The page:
1. The two meanings are not interrelated. The nuance/implication of the first is to solve a problem, the second is merely to move from one state of music to another without there being the implication that dissonance requires “fixing”.

      The first implies repairing the engine in your car, the second implies driving from Winnipeg to Toronto….

  2. Thank you for this post! Apparently I have been following your postings since you began this New Years practice and I’ve come to look forward to seeing your new direction. I spend my New Year’s eve with “kangae,” reflecting on the past year and planning for the next year.

    This year’s selection of “to solve” is especially meaningful to me since my career is to help organizations “solve problems.” I learned how to do this from Japanese consultants back in the 1980s. The method I was taught also had 7 steps. If I remember the teaching correctly, there are 7 steps because the samurai had 7 weapons. They also taught us 7 problem solving tools.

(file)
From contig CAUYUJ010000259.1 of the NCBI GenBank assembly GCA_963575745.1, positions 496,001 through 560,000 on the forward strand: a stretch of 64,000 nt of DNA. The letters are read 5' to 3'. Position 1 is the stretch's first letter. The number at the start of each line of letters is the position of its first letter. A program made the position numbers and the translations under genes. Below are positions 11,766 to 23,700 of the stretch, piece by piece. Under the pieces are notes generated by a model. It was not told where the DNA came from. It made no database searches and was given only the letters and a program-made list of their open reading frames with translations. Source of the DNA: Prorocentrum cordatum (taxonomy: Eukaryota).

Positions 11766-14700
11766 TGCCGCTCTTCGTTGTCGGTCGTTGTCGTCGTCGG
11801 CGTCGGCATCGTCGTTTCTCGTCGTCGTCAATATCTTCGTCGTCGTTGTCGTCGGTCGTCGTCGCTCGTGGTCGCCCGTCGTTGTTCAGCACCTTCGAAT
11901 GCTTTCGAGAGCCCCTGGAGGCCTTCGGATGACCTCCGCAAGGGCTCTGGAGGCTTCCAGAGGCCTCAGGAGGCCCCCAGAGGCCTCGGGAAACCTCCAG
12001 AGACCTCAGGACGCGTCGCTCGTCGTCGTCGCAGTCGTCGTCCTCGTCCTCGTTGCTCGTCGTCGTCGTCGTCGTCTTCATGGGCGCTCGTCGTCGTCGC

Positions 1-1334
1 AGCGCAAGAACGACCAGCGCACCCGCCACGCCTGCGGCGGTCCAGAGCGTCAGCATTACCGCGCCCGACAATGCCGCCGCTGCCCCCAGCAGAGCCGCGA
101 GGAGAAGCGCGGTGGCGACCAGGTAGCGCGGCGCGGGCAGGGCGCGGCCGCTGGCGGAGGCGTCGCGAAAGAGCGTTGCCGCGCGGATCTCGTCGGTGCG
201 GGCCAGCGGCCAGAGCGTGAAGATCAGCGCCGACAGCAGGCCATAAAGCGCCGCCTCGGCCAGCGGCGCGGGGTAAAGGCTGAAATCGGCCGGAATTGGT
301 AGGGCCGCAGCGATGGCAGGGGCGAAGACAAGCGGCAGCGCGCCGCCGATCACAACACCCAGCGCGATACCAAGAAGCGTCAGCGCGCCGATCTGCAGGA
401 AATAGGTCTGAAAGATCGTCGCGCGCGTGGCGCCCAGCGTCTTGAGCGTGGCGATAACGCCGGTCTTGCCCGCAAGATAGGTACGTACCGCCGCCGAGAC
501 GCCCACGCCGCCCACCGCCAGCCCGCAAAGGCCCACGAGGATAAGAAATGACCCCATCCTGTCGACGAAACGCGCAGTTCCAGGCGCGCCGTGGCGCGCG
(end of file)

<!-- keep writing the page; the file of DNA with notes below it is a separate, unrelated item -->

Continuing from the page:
The process I was taught is similar, yet different, from the method you describe. We were taught:

    1. Reason for Improvement (Identify the gap in performance (What is versus what it “should” be)
    2. Understand the current situation (this sounds just like your step 2. Understand what, where, when, who. )
    3. Identify the root causes (why?) that have created the gap in performance
    4. Find solutions to these causes and implement them.
    5. Check the results to see if they were as expected. Go back to steps 4 and 5 if necessary.
    6. Standardize (if the solutions worked, but things in place to lock them in so the situation doesn’t backslide.
    7. Look for the next opportunity for improvement.

    I will remember your musical interpretation of solving by moving from dissonance to consonance!

    Thank you!

    1. Well, thank you very much for following my blog. Your seven step system looks great, and I am sure it will benefit all who implement it. I love thinking about these things in everyday life, even in situations like picking out vegetables and fruit at the grocery store (how I can identify the “gap” between my current and future health and how a pomegranate might close it!).

      Thanks for your input!

    1. Attracting solutions is, in theory, easy. The power of positive thinking is highly underrated. Not thoughtless, Pollyanna-ish ignorance, but positive efforts to see solutions everywhere one turns.

      It has been borderline miraculous to see how solution-oriented thinking attracts the Universe’s attention and makes it decide to deposit its riches in your lap instead of another’s.